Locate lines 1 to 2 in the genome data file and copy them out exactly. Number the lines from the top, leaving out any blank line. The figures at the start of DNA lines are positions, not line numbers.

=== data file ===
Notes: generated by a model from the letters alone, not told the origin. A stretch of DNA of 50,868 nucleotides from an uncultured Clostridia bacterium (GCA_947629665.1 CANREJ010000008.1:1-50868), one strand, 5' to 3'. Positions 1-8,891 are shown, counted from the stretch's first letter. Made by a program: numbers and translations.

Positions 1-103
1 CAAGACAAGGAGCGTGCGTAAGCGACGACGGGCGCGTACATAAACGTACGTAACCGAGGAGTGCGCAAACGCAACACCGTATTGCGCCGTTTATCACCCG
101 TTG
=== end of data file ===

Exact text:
Notes: generated by a model from the letters alone, not told the origin. A stretch of DNA of 50,868 nucleotides from an uncultured Clostridia bacterium (GCA_947629665.1 CANREJ010000008.1:1-50868), one strand, 5' to 3'. Positions 1-8,891 are shown, counted from the stretch's first letter. Made by a program: numbers and translations.

Positions 1-103